One Conservative PM called a referendum to hold his party together; a second tried to reach a deal that appeased the head-bangers in her party and failed accordingly; the current PM – one of the head-bangers who blocked Brexit in favour of moving the UK to Narnia – is a proven serial liar and blustering bully whose idea of research is reading back issues of The Beezer.
This column isn’t about Brexit. Quite frankly, most minds are made up on the issue in a way that tolerates no rational debate. For all the difference one fat fox will make to his readers’ thinking on that subject, he may as well pee in the sea at Pembrey.
All Cadno can do is state the facts: every industry which contributes to Carmarthenshire’s economy will be affected adversely by tariffs between the UK and the EU. And the magic lifebelt to help relieve the fall will be a City Deal funded directly and indirectly by EU funding.
But Cadno wants to turn to those of you who either have not decided HOW to vote or those who have decided NOT to vote.
To the first of those, Cadno says the following: take a good look around you. If you are happy with what you see, you know where you can stick your cross. If you are unhappy that Carmarthenshire has become measurably poorer and worse off in the same period, you won’t want more of the same. Not unless you’re some sort of masochist.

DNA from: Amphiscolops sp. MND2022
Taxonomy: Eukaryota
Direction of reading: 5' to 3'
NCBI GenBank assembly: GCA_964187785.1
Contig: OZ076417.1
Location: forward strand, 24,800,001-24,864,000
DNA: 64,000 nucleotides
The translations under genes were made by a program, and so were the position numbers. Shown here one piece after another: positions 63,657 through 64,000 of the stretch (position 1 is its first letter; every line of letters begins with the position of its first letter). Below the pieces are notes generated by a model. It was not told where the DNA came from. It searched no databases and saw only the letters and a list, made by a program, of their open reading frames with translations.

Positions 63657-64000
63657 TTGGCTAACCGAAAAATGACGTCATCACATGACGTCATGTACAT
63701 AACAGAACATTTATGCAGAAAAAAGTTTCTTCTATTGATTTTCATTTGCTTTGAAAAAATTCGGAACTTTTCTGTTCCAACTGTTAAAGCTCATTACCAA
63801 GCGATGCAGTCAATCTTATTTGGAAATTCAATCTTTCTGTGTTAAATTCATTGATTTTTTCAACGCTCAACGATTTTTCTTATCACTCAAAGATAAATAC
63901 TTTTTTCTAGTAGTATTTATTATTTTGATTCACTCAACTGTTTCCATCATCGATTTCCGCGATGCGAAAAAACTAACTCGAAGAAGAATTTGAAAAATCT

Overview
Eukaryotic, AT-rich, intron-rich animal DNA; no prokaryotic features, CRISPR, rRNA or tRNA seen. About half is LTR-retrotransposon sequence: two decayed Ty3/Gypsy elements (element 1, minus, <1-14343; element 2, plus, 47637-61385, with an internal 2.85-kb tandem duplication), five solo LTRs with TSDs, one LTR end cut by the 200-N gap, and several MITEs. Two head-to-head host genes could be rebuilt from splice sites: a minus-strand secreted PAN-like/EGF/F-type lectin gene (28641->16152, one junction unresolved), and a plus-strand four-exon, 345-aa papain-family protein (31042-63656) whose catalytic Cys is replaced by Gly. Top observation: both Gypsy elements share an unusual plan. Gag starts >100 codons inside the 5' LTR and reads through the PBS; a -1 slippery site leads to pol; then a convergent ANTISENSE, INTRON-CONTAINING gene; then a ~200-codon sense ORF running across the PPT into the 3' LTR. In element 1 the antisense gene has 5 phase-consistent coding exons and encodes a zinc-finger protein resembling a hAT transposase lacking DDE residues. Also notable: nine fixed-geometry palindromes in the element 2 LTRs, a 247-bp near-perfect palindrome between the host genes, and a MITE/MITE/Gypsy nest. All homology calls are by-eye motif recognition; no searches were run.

To those who have decided not to vote: if you can’t be bothered you waive the right to complain afterwards.
Whatever happens, you couldn’t be bothered to try and influence it beforehand, so stop chirping with the benefit of ignorant hindsight. There is certain nobility in going to a polling station and spoiling your vote or writing in ‘none of the above’. If enough of you do it, even by casting a spoiled ballot your voice will be noticed. It takes ten minutes to vote. It’s better than five years of moaning when you couldn’t make the effort to write the letter ‘x’ on a scrap of paper.
Voting is a right and it is also a duty.
Your Candidates: Carmarthen West & South Pembrokeshire
THE CARMARTHENSHIRE HERALD invited each of Pembrokeshire’s General Election candidates to provide us with a statement asking them to complete the following in 300 words:
Voting for [candidate name] is best for [this constituency] because…
Seven out of eight candidates answered our request.
We present them below in alphabetical order and by constituency contested.
CARMARTHEN WEST AND SOUTH PEMBROKESHIRE: